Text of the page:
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Vision 2020 doomed without ASCL – Hon. Shagari

By Yemie Adeoye & Luka Binniyat
BORN 5th July, 1963, Hon, Aminu Shehiu Shagari, Chairman, House of Represenatives Committee on Steel, graduated from the Ahmadu Bello University Zaria with a Law degree in 1988 and went to the Nigerian  Law School that same year. He  carried out his National Youth Service  Ibadan, in 1989.  He then went into private Legal Service, with his Cousin, Alh. Muktari Shagari (former Minister of Water Resources and now Deputy Governor of Sokoto State.)

Shagari
Shagari

Shagari told Vanguard in this exclusive interview, that, “I was so sure I would make a change, I was so serous and determined that I must make a change within the constitutional powers available to our committee”, he said. “And I told him so”, he said.
But, in this interview with Vanguard, two months later, he said he was not too sure if he could truly effect that change at ASCL.
Excerpts:

What has been your experience as the Chairman of the committee on Steel of the House of Representatives?
My experience, I must say, has not been pleasant. You know that the sector has been bedevilled by a lot of problems. And the problems have been there for quite a while. When we came on board, we went to see the Ajaokuta Steel Company Limited (ASCL) and what we saw there was really saddening, to say the least. And we also went to see the Nigerian Iron Ore Mining Company  (NIOMCO), Itakpe, and it was the same sad story. When we went to Ajaokuta, we were received by the workers. The gave us a very nice reception. But before we went, we had sent a letter to the Ministry Of Mines and Steel Development asking them of the situation in these two companies, to prepare us to meet the workers when we would have arrived there.

Before I go on, I want to remind you that after the Federal Government Terminated the concession given Global Infrastructure Holding Limited (GIHL), the salary of workers had not been paid for some period. Even when we came on board this year, there salary was not added to the Budget of this year.

So, we had written asking the Ministry what we were going to tell the workers on this and other matters. The Ministry had then replied us saying that a memo has been written to the Presidency asking for N2.6 (or was it N2.7) billion for payment of Staff Salary and arrears.
That was after the 2009 budget was passed?

Yes! That was just about a month or so ago. So armed with this information, we went to Ajaokuta Steel and we informed the workers that a memo has been written to Mr. President on their salary, assuring them that they would be paid. We then moved on to inspect the Steel complex, and we were indeed very sad with what we saw. We were very, very sad. Sincerely, I could not s sleep for most of the night when I returned.

It was reported in the papers that you could hardly control your emotion as you shaded tears… (laughter) Before going there, I had told myself, that no matter what I find there, I would control myself. But when I we got there, and I saw the magnitude of effort, the amount of money sank, and how everything seemed so rubished, I could not help but pity the founding fathers of this project. How there dream had been thwarted.  How there dream has come to nothing.That could be quite moving, no doubt about that, .more so that the plant was built when your father (Alh. Shehu Shagari ) was President.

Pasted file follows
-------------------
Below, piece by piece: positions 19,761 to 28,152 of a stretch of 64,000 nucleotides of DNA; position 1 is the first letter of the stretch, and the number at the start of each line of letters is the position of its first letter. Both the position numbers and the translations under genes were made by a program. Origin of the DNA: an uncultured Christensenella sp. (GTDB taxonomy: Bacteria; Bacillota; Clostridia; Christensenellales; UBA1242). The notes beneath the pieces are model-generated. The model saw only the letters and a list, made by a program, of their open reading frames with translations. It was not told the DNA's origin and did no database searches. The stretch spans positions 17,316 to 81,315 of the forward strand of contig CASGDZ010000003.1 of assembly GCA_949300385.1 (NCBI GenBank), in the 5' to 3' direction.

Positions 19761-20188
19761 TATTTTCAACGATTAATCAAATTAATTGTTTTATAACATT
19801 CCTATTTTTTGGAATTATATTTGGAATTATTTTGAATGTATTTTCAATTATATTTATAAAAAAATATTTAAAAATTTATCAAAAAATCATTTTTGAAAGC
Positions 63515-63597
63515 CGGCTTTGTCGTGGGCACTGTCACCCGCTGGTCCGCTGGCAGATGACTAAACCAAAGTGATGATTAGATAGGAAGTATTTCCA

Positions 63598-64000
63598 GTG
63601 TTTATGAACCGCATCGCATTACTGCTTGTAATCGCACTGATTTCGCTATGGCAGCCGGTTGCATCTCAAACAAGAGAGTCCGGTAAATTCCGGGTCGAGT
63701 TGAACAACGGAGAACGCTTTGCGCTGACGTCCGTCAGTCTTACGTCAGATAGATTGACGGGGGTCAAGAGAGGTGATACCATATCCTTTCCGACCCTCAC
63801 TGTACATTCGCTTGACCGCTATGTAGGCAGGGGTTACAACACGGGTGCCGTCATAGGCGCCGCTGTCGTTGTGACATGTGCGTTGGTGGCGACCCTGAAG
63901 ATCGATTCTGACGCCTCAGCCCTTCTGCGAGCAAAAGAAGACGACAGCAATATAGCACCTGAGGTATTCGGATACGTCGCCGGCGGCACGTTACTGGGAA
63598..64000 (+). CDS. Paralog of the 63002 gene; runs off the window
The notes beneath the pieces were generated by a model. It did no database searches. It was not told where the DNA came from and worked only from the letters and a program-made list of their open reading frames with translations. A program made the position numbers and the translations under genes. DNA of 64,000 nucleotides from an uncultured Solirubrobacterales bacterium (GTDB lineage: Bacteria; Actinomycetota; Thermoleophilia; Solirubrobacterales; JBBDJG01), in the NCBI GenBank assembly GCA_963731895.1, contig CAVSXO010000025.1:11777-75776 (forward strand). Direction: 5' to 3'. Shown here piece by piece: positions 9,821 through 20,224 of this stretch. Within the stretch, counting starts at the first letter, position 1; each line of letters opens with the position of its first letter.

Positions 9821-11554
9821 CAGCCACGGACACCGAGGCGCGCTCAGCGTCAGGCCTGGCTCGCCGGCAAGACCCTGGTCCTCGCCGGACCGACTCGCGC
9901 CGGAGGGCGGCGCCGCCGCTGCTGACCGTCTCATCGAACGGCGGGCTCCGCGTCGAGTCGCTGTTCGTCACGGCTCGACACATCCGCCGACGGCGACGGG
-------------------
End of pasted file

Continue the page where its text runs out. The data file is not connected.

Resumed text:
Not, really because of that… When we were there, _  I must tell you this story _  one Journalist , asked me, saying, “look, Ajaokuta Steel Complex has turned into more of a tourist attraction for big men and women over the year. We would be told that some important person would be visiting. We would be around as they take the VIP around. This big men would make big promises and go and nothing ever changes.. How can you assure us that this is not just one of these trips?” I told the Journalist that the way I feel, that when I returned, I would use all my powers as the Chairman of the Steel Committee of the House to make sure that ASCL was revitalised. And I meant it. So, when I came, I thought I could really make a change. But, my brother, the hurdle I am seeing right now, I am not sure if I could effect that change anymore. I am becoming very, very demoralised. Because as I am speaking now, the salary of these workers have not been paid.

Since when?
From November last year till now. And even if you pay these arrears, you have to talk about the rest of the year. This was one of the reasons that we called the Minister of Mines and Steel Development last week. When she came, after several attempts to get her here, we asked her what she was doing about the salary of these workers. All she told us was that negotiation was going to start tomorrow. After they had told us before our trip to Ajaokuta that workers salary was to paid around that time.

Negotiation with whom?
That negotiation was going on … whether they are going to pay 40 or 50% or whatever. And that whether they were going to retain 40 or 60% of the workforce, I didn’t quite understand what they were saying. At the end of the meeting, the Minister left with more questions than answers.

When the Minister came for the budget defence of the Ministry last December, we were there when you asked her if the salary of the workers was captured in her proposed budget, and she turned to one of her Directors, who whispered into her ears. She then turned to you and said, “yes it has been captured in the  budget of the Interim Management Committee (IMC)  of the two companies. But, we knew it was a lie …Of course I alluded to that even in my inaugural speech. I said that the workers had not been paid. We tried as much as possible to … I understand why their salary was not captured in the last budget.

It is because they were under GIHL. But when the concession stopped, and the matter went to court, the fate of the workers had not been determined whether they are now staff of the Federal Government or staff of GIHL. So the workers were cut in between. Unfortunately, we could not say who was responsible for that. And that was why their salary was  not put in the budget. But, if you employ workers, you have to pay them. They have to survive; they have to live; they must cater for their families. So it is so unfortunate that they are still left unattended to for so long.